I think the most important part is the rod. Whatever length you like but it needs to be the most sensitive rod in your arsenal, light, and with a fast tip section. For me, that has been a custom built Rogue MB-664 for T-rigs and a Rogue MB-705 for C-rigs. You can spend $350 for a Loomis GLX or St Croix SCV rod in the same general quality, and any of them will be well worth the expense. I pair the rod with a very light reel to make a combo that is as neutrally balanced as possible when you hold it. My choice is usually a Shimano Chronarch 50MG at less than 6 oz for T-rigs. Now, the cherry on top - always fish it with fluorocarbon line.

You can skimp if you have to on rods for moving bait presentations like SB's, cranks, topwaters, etc. Never skimp on rods used for touchy-feely presentations like T-rigged plastics or C-rigs. That's where sensitivity and low weight really count, and where high end (high cost) graphite makes a real difference.

Spinning or baitcasting? I like baitcasters because I can throw them more accurately and I don't have to worry about line twist. But either will do the job. If you're using very light line (4-8 lb test) for finesse plastics like shaky head worms, dropshots or unweighted plastics, spinning combos dominate 'cause baitcasters won't throw very light baits reliably.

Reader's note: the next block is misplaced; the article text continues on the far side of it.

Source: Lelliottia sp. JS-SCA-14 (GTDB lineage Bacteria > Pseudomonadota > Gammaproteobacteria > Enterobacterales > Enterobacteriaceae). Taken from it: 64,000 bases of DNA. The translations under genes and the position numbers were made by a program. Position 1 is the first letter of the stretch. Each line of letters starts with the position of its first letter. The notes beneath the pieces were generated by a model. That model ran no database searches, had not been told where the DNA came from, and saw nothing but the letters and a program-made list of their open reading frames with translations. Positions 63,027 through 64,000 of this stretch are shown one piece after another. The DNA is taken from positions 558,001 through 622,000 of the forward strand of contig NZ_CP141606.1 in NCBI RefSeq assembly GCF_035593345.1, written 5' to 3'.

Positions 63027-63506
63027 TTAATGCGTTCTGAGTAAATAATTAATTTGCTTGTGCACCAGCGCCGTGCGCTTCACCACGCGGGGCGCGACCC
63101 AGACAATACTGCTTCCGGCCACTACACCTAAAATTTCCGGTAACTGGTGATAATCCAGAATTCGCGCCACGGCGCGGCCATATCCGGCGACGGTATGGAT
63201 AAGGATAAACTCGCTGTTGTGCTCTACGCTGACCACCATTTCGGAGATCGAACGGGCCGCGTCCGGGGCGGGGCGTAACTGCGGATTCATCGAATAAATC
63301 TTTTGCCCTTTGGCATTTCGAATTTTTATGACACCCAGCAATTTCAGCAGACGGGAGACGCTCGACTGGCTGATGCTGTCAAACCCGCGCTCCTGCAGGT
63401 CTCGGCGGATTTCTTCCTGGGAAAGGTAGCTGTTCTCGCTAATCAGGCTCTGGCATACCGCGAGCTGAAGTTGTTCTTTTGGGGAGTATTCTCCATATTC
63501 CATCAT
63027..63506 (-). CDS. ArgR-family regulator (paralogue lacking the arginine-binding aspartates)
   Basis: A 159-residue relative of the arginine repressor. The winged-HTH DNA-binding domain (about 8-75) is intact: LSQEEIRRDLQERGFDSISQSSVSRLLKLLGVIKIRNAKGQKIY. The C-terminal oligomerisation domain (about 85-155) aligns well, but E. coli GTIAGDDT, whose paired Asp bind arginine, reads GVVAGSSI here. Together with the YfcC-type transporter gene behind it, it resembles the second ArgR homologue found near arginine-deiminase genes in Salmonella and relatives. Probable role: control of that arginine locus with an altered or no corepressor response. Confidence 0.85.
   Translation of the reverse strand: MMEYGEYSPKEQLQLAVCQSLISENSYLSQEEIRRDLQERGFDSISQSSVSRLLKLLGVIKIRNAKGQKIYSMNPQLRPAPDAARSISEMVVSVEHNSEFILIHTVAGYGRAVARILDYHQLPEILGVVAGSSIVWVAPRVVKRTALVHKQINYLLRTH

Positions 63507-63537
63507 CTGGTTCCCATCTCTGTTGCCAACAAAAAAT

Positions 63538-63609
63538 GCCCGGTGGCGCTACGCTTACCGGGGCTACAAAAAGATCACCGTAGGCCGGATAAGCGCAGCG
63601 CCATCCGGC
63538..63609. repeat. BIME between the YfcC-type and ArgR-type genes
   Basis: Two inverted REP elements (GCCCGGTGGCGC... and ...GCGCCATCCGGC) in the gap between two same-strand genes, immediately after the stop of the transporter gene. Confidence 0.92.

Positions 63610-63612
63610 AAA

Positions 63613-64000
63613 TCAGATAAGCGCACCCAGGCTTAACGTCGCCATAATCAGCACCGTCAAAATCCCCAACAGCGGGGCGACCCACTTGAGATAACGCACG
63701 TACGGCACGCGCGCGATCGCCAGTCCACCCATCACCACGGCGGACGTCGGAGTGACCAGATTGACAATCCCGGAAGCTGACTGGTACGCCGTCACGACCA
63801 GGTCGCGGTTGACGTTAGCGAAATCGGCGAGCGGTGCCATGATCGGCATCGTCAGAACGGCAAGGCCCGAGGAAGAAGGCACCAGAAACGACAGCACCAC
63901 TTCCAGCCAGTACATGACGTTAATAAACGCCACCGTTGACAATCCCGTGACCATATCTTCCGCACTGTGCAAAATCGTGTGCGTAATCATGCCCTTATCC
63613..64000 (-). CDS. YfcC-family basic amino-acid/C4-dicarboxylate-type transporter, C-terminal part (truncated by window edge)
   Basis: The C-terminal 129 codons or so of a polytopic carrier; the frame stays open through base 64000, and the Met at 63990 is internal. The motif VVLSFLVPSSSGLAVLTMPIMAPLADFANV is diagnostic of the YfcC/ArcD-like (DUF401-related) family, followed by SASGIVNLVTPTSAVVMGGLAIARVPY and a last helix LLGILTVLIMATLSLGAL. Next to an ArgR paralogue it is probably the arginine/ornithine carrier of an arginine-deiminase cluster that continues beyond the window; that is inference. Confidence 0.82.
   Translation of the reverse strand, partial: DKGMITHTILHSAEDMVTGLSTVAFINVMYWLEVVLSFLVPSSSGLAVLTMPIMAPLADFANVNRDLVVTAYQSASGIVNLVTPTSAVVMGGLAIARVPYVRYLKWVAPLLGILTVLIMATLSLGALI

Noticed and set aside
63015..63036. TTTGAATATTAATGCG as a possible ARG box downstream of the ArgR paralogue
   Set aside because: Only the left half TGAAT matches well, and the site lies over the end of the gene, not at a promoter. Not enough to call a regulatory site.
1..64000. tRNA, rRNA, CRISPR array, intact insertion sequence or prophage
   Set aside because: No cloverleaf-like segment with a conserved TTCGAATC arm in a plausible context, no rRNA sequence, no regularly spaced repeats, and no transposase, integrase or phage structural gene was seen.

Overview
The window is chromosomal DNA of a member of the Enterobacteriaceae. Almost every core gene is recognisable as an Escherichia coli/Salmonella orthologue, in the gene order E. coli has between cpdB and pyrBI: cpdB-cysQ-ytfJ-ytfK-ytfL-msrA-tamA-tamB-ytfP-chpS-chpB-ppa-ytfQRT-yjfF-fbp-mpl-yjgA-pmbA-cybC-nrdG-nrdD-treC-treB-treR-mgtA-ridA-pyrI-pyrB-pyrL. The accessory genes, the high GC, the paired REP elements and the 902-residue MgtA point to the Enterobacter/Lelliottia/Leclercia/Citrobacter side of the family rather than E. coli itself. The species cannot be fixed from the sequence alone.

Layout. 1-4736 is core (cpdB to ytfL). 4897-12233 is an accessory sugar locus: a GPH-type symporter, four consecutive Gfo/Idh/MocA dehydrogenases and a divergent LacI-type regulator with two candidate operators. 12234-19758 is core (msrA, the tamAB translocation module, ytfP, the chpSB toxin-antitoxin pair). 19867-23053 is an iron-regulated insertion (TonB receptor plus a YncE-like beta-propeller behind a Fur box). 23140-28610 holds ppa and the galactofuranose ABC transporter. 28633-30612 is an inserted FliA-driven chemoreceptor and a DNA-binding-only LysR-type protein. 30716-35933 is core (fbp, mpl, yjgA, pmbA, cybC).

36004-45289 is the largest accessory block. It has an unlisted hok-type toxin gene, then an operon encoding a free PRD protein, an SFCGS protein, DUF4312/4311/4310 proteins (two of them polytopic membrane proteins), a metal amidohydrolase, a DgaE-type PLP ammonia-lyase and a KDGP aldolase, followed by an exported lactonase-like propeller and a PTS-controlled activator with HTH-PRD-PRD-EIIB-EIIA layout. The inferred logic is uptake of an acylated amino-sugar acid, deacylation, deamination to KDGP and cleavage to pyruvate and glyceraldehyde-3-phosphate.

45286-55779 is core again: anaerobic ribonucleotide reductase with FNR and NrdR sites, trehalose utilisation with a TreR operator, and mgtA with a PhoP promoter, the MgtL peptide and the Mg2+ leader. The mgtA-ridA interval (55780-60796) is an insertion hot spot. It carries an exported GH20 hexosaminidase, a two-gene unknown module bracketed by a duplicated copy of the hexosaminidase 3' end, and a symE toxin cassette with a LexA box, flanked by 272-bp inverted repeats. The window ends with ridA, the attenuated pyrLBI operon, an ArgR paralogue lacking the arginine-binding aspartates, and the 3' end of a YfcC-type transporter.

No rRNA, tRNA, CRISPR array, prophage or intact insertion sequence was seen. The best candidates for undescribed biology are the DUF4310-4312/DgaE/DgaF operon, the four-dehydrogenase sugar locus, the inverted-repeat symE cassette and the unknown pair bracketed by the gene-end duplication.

BobP:

This is in ref to your last sentence. I`m one baitcaster who fishes the "Zoom floating worm" , just a lite wire hook, no weight about 50% of the time I`m on the water. Give or take. Living in Fl were "fishing plastics in the grass is a way of life"
You either get with the program or ........................

As far as throwing "very light baits reliably" I`ve been at this for a long time and my proficiency/ accuracy distance, is spot on.
Granted you need good equipement and lots of experience to accomplish the "art" in anything. After a lot of years ,I`ve
gotten there.

Just re-read you comment. I thinking one thing and your talking about the .........."REEL." I think! :)
A few years ago I would have agreed but not anymore. Today`s bait casting reels have many more bearings whick
certainly improves there ability to assist in casting very lite baits.
I just bought a Bass Pro Shop, Tournament bait casring reel. Model, PQT10HB. Use it only for my "floaters."
That puppy (reel) is something else. Once adjusted, it seems to have no limits. See your target. Let it fly, Bingo, on
target. It replaced a LEW`S reel which up till that time was doing just fine.

I`ve got some very old Ambasseduer 5000 reels and they are truly great reels
but by todays standards , they are